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British cede Kashmir including Ladakh to the Hindu Dogras in 1846 Hindu rule in Kashmir continued until Independence in PowerPoint Presentation
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British cede Kashmir including Ladakh to the Hindu Dogras in 1846 Hindu rule in Kashmir continued until Independence in - PowerPoint PPT Presentation

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British cede Kashmir including Ladakh to the Hindu Dogras in 1846 Hindu rule in Kashmir continued until Independence in

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  1. British cede Kashmir including Ladakh to the Hindu Dogras in 1846Hindu rule in Kashmir continued until Independence in 1947Ladakh part of India until today 1840-1: Kashmir vs. Tibet War Dogra invasion of Tibet repulsed; Tibetans defeated in Ladakh, territory remains with raja of Kashmir

  2. Maharaja of Kashmir, 1900

  3. British in the Himalayas:Sahibs Hunt

  4. British Develop HimalayasHill stations for monsoon and heat seasons Western Himalayas: Shimla, Mussoorie, Darjeeling, Ooty, Jammu, Kashmir. Eastern Himalayas Darjeeling, Gangtok, Kalimpong, Kurseong, Mirik, Shillong, Imphal

  5. British Military Recruitment: Employment of “Hill Men” of India and Nepalese “Gurkhas”

  6. Modern Nepal:Pan-regional conquests and Final formation after British conflicts

  7. Mughal Influences

  8. Rana Rule: 1846-1950 Autocratic Era: Country closed to outsiders. No national treasury, only Rana family holdings. Few efforts to develop infrastructure, including public schools, roads, etc. Aggressive Hindu nationalism, including Hindu law imposed. Non-Nepali languages and cultures repressed.

  9. Over 100 Rana Palaces built, importing Italian architects, materials.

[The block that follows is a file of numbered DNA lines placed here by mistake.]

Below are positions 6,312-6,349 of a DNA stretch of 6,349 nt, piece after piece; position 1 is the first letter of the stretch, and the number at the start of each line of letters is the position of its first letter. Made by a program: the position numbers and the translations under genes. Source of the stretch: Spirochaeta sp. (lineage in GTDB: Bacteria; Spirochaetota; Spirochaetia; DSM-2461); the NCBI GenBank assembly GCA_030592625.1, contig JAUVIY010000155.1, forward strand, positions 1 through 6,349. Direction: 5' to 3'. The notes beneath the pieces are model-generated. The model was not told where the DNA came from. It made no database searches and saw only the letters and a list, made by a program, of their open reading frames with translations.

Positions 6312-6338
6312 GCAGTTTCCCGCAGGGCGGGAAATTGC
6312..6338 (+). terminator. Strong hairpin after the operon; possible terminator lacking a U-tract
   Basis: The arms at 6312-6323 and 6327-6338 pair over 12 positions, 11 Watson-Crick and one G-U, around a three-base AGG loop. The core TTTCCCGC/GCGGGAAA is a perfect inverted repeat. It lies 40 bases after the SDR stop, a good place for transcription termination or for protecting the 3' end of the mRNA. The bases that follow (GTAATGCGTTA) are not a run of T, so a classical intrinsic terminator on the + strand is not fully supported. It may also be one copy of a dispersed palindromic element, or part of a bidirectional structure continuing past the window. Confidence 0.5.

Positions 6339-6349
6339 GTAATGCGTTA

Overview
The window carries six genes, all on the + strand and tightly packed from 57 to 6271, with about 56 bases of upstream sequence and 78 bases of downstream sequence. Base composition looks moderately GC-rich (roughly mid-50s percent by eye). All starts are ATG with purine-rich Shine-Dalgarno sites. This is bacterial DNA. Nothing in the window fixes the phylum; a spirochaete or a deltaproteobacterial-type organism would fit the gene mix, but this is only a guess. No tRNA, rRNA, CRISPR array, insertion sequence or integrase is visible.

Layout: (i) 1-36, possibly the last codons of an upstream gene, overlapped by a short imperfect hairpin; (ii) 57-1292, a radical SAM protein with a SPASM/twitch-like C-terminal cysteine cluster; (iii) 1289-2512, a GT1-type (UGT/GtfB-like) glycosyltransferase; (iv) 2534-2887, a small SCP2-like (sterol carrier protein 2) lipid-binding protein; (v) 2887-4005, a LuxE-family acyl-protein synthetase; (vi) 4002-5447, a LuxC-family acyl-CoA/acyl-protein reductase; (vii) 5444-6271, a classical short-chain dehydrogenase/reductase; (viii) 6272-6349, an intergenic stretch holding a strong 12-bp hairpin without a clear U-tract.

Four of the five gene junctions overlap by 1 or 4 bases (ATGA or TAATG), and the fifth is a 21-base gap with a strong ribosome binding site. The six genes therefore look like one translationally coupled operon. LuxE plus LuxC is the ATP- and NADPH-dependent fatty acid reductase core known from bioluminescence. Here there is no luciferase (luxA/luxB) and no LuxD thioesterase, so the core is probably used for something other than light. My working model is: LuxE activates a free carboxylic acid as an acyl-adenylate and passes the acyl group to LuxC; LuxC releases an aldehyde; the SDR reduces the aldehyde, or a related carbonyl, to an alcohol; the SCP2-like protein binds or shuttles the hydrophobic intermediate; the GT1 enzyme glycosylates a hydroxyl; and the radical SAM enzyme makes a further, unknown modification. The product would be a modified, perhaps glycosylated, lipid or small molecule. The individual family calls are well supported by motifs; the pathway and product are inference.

10. Younghusband Expedition to Lhasa1903-4 Massacres, surrender, forced pact to open roads, telegraph, mail service, Resident in Lhasa

  11. Expedition to Gyantse, and Lhasa, negotiations with Dalai Lama

  12. Sikkim In 1642 Persecution of the Nyingmapa sect in Tibet lead to their leaders fleeing the country and taking refuge in Sikkim and Bhutan. Phuntsog Namgyal, the grandson of Khye Bumsa is consecrated as the first Chogyal 1850-present Darjeeling separate from Chogyal as part of British India; becomes “hill station”, tea growing area. 1973 Indian Annexation

  13. Darjeeling as Hill Station

  14. Bhutan A FRONTIER NON-GELUGPA TIBETAN STATE in 1616, the Shabdrung Lama repelled numerous Tibetan invasions, unified the many warring regional feudal overlords, and brought all of Bhutan under the influence of the Drukpa Kagyud School.

  15. NEW COUNTRY: In 1907, Ugyen Wangchuk was unanimously elected by all Regional Governors and the Central Monastic Body, at the Punakha Dzong and crowned "Druk Gyalpo" (literally, precious ruler of the dragon people). The present king, the fourth hereditary monarch, is Druk Gyalpo Jigme Singye Wangchuk,

  16. Dzong-s as centers of society

  17. Domestic Culture 120 meters

  18. Recent Issue: National Development based on “Gross National Happiness” and the problem of Ethnic/Cultural Nationalism Responding to new laws requiring proof of citizenship, national dress [gyo] and language [dzong-kha], Nepali-speaking residents fled Bhutan around 1990. Most of the 100,000 were stripped of land and denied claims to citizenship and expelled. As of 2008, most remain in refugee camps in Nepal, the only country that would grant refuge.

  19. Useful recent Bhutanese Movies

  20. NE Himalayas: Assam and Arunachal Pradesh

  21. Great national Hindu temple of Kamakhya, Gauhati

  22. MODERNITY

  23. Himalayan Frontier as Region of Uprisings: Hill people vs. Plains elites Nepal

  24. Kashmir